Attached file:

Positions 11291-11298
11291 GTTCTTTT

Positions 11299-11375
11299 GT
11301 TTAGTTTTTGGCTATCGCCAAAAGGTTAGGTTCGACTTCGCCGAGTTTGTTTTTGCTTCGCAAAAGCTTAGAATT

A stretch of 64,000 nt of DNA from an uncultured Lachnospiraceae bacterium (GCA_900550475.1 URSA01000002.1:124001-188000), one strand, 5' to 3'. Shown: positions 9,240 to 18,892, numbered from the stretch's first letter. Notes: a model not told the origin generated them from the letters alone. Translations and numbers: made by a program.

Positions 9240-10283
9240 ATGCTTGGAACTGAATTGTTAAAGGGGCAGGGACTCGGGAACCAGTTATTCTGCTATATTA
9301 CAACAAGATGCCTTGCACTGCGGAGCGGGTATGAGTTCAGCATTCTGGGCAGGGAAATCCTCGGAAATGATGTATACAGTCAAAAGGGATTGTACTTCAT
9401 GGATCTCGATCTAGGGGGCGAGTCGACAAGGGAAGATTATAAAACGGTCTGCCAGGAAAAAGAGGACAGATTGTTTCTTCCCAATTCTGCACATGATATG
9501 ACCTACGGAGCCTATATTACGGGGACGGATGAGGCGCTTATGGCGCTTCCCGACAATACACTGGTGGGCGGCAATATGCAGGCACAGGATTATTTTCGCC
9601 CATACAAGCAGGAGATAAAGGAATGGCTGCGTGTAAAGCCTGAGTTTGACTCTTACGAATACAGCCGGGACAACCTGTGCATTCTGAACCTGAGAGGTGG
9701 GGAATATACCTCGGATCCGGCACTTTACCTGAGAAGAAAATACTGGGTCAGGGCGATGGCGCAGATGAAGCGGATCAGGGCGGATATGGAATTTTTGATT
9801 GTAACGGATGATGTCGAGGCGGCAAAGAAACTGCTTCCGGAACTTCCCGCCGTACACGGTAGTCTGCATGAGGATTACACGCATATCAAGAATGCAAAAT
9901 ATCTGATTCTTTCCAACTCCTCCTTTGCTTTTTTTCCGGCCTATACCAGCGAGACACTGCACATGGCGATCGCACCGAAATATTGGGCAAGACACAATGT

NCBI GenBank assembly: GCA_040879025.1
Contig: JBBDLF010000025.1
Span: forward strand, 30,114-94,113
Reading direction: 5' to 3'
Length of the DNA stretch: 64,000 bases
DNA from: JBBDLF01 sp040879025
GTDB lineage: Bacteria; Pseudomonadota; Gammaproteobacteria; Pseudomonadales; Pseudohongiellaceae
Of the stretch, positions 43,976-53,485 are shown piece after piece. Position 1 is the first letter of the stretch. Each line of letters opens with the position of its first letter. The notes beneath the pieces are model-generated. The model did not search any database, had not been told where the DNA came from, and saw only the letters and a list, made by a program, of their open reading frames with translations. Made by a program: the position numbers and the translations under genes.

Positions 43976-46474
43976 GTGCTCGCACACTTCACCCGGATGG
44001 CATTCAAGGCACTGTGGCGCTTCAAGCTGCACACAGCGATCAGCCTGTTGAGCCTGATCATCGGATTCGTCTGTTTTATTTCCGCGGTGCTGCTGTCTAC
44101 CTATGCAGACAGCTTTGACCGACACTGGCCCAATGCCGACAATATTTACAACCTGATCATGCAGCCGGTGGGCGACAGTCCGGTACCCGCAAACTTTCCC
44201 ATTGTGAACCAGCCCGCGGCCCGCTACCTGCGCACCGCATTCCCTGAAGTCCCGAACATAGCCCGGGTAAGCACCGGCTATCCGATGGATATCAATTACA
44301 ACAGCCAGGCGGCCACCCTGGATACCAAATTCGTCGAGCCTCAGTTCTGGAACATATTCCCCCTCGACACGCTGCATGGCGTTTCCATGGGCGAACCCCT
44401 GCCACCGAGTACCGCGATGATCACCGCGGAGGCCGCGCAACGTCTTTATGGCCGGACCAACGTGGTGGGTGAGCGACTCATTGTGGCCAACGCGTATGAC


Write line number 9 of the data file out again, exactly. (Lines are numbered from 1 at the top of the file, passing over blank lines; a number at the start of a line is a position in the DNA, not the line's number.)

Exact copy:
9301 CAACAAGATGCCTTGCACTGCGGAGCGGGTATGAGTTCAGCATTCTGGGCAGGGAAATCCTCGGAAATGATGTATACAGTCAAAAGGGATTGTACTTCAT